One of the most ironic things to happen to me recently, was when I was asked by Worldwide ERC® to review a book for their April issue of MOBILITY Magazine. This was for a special section that they are calling, “Member Picks: Books That Make Us Better.”
So, why is this so ironic, you ask? It’s simple, I am not a reader! I have never been a reader! Don’t get me wrong, I have bought tons of books over the years, and downloaded samples of many more, but when it gets down to it, I just don’t have the attention span for reading an entire book. My mind wanders. I guess you could say that I start a lot of books, but I rarely finish any of them.
But, when this particular opportunity presented itself from Worldwide ERC®, I instantly agreed to do it. That’s because I knew exactly which book I was going to review and why.
The book was, “Feel the Fear…And Do It Anyway,” by Susan Jeffers, Ph.D. Not only was it one of the few books that I had actually read in recent years, but it was one in which the title alone had affected many fundamental changes in me. Reading that book had come at a very pivotal time for me, and changed many of my personal and professional strategies and philosophies.
The words, “Feel the Fear…And Do It Anyway,” say that anything is possible, and that it is OK to feel scared, but that feeling scared should never stop you from doing anything. It’s about hitting challenges head-on, and using your fear as a motivator for building personal strength. It’s a practice that I have adopted in all areas of my life, and one that works very well for me.
I am hoping that you may find a few take-aways from my book review, and that you might even consider reading the book for yourself.
The format of the book review was question and answers, which appear below:
MOBILITY: The author of the book you chose describes fear as “crippling” and says it is often rooted in uncertainty about change and lack of a strong self-image. You seem like such a confident, flexible person—what made you want to read this book?
MICHELLE SANDLIN: Yes, I am a confident person now, but I wasn’t always. Several years ago I found myself at a critical crossroads in my career. I needed to make a change, and as much as I knew that this change was necessary, I agonized and struggled over it for months before finally pulling the trigger. It was definitely the fear of uncertainty more than the fear of change itself that was crippling to me at the time. Even as I felt the fear, I knew I had to do it anyway, and so I did. Shortly thereafter, I was given a copy of this book. It was serendipity. I had to read it.
MOBILITY: Give us a crash course on the plan for action the book outlines that can help readers unlearn their misconceptions about fear and replace them with strength and conviction.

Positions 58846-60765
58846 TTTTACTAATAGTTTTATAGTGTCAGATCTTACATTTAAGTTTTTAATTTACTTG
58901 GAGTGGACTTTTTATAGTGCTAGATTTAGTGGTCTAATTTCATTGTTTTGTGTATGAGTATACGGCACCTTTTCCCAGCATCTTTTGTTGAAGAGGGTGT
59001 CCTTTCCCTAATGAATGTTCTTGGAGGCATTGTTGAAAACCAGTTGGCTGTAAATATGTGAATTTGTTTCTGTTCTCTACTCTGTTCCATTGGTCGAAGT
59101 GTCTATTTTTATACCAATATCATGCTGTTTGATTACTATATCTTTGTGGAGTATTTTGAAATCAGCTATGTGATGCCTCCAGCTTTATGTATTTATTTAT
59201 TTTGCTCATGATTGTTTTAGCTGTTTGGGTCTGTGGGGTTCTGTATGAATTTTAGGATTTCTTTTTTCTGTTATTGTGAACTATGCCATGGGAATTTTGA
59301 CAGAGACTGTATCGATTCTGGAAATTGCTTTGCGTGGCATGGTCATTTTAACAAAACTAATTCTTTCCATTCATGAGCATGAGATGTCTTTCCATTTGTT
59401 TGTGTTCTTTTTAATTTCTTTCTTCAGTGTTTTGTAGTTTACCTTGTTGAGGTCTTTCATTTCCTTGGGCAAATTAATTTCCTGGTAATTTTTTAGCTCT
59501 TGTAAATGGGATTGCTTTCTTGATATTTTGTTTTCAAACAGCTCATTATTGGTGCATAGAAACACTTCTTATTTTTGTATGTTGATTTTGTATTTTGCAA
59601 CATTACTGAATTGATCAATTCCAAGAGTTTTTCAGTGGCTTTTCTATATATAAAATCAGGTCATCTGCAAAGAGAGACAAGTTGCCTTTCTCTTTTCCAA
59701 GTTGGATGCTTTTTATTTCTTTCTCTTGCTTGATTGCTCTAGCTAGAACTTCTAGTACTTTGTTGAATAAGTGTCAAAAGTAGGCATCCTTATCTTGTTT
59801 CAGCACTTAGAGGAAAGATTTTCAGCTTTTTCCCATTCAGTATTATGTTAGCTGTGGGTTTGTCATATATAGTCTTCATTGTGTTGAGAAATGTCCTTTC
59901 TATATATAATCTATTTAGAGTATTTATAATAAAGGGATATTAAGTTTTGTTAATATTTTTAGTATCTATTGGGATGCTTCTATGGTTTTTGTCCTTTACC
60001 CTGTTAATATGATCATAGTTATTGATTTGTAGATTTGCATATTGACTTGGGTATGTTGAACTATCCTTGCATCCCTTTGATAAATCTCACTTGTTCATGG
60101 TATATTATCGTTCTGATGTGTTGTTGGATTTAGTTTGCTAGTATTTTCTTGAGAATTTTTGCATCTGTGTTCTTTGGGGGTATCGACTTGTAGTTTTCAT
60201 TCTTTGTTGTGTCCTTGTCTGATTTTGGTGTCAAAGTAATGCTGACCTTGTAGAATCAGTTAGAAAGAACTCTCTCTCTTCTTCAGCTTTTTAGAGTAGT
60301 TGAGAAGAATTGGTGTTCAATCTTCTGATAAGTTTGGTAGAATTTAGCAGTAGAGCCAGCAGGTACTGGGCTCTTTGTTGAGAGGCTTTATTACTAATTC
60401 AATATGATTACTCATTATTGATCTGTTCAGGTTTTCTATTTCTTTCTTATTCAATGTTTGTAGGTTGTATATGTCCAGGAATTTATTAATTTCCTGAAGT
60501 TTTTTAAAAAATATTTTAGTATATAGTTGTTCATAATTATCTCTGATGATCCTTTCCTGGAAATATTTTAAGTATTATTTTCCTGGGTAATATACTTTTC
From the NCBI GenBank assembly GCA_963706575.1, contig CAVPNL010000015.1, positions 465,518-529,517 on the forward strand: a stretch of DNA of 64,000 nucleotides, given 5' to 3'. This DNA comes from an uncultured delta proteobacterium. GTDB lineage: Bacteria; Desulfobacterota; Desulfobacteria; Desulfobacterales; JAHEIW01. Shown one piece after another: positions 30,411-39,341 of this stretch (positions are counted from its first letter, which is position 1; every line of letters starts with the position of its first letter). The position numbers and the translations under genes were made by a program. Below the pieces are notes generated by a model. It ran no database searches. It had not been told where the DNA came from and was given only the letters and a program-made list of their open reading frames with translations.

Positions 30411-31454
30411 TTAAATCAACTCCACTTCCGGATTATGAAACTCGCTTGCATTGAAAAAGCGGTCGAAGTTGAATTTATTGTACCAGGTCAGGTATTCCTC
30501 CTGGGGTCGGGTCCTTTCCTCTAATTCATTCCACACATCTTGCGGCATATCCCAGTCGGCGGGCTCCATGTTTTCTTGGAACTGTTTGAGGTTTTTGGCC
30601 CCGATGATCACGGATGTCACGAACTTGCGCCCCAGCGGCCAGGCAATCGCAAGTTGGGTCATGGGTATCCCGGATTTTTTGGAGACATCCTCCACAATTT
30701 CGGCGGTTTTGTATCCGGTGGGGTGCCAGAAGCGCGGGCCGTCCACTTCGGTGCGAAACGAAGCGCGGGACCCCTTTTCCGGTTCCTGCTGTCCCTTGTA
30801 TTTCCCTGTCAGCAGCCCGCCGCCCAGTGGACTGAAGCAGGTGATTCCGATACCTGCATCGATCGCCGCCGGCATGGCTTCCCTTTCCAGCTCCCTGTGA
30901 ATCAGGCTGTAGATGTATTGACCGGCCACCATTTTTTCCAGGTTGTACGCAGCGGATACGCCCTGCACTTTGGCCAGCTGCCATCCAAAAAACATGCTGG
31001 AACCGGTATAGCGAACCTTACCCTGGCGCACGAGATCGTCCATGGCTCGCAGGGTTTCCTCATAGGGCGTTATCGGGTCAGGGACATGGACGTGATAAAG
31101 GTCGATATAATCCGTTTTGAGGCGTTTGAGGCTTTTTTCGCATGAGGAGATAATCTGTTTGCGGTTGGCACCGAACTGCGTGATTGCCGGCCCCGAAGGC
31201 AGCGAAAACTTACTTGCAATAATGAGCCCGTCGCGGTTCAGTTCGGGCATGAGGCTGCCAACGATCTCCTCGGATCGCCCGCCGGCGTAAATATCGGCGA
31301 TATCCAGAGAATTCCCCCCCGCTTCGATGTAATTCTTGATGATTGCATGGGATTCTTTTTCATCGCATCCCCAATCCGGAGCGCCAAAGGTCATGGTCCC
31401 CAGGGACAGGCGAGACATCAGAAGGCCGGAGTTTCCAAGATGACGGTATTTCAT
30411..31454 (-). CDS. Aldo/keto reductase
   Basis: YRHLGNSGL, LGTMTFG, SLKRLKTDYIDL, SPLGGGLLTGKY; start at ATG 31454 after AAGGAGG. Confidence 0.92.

Michelle Sandlin: The book explores the barriers that hold us back and the common fears that stand in the way of achieving our goals. The author says that by shifting our thinking, we can transform our lives. It’s really about empowering yourself and boosting your confidence level through positive thinking, which really isn’t anything new. It’s mind over matter. Fear is about taking us out of our comfort zone and the feeling of empowerment we gain in doing so. The idea is that each time you do something that is outside of your comfort zone, you become more powerful, and as your power builds, so does your level of self-confidence. Thus, each time you step out of your comfort zone, you are building more self-confidence, which causes the fear to diminish.
MOBILITY: What’s the one best lesson you learned from this resource?
Michelle Sandlin: I have learned how truly empowering it really is to feel the fear and do it anyway. I never let fear stand in my way of doing anything anymore. I see it as a challenge and hit it head-on. I want to have the power over my fears and not the other way around. As the book says, “All you have to do to diminish your fear is to develop more trust in your ability to handle whatever comes your way.”
MOBILITY: If you wrote a business book, how would you title it?
Michelle Sandlin: That’s an easy one! It would be called How to Create Rock Star Moments. One thing that I have learned is that you don’t have to be a rock star to have rock star moments. I actually write about this all the time, and the idea of being a rock star in whatever it is that you do is ingrained in my personality. This is a book I am writing every day; it’s how I live my life!
Reprinted with permission from the April 2013 Issue of MOBILITY, published by Worldwide ERC®
For a link to the full article, please click here: Michelle Sandlin – Books that Make us Better.